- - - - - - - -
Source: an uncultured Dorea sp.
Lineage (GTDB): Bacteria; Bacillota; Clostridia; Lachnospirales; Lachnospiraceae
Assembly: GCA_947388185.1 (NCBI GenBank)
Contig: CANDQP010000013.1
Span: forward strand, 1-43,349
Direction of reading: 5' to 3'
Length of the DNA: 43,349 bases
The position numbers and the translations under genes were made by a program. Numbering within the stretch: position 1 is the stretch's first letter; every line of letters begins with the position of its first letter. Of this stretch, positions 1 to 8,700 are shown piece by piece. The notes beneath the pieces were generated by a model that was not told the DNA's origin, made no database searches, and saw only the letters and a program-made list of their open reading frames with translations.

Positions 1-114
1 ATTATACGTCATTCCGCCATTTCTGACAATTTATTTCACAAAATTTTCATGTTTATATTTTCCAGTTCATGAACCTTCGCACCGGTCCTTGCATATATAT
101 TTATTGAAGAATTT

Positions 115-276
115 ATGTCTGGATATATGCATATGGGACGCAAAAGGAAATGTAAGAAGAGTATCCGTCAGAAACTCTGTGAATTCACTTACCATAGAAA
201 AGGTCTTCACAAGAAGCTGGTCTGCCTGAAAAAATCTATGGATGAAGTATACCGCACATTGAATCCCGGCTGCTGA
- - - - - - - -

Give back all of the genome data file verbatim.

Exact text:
Source: an uncultured Dorea sp.
Lineage (GTDB): Bacteria; Bacillota; Clostridia; Lachnospirales; Lachnospiraceae
Assembly: GCA_947388185.1 (NCBI GenBank)
Contig: CANDQP010000013.1
Span: forward strand, 1-43,349
Direction of reading: 5' to 3'
Length of the DNA: 43,349 bases
The position numbers and the translations under genes were made by a program. Numbering within the stretch: position 1 is the stretch's first letter; every line of letters begins with the position of its first letter. Of this stretch, positions 1 to 8,700 are shown piece by piece. The notes beneath the pieces were generated by a model that was not told the DNA's origin, made no database searches, and saw only the letters and a program-made list of their open reading frames with translations.

Positions 1-114
1 ATTATACGTCATTCCGCCATTTCTGACAATTTATTTCACAAAATTTTCATGTTTATATTTTCCAGTTCATGAACCTTCGCACCGGTCCTTGCATATATAT
101 TTATTGAAGAATTT

Positions 115-276
115 ATGTCTGGATATATGCATATGGGACGCAAAAGGAAATGTAAGAAGAGTATCCGTCAGAAACTCTGTGAATTCACTTACCATAGAAA
201 AGGTCTTCACAAGAAGCTGGTCTGCCTGAAAAAATCTATGGATGAAGTATACCGCACATTGAATCCCGGCTGCTGA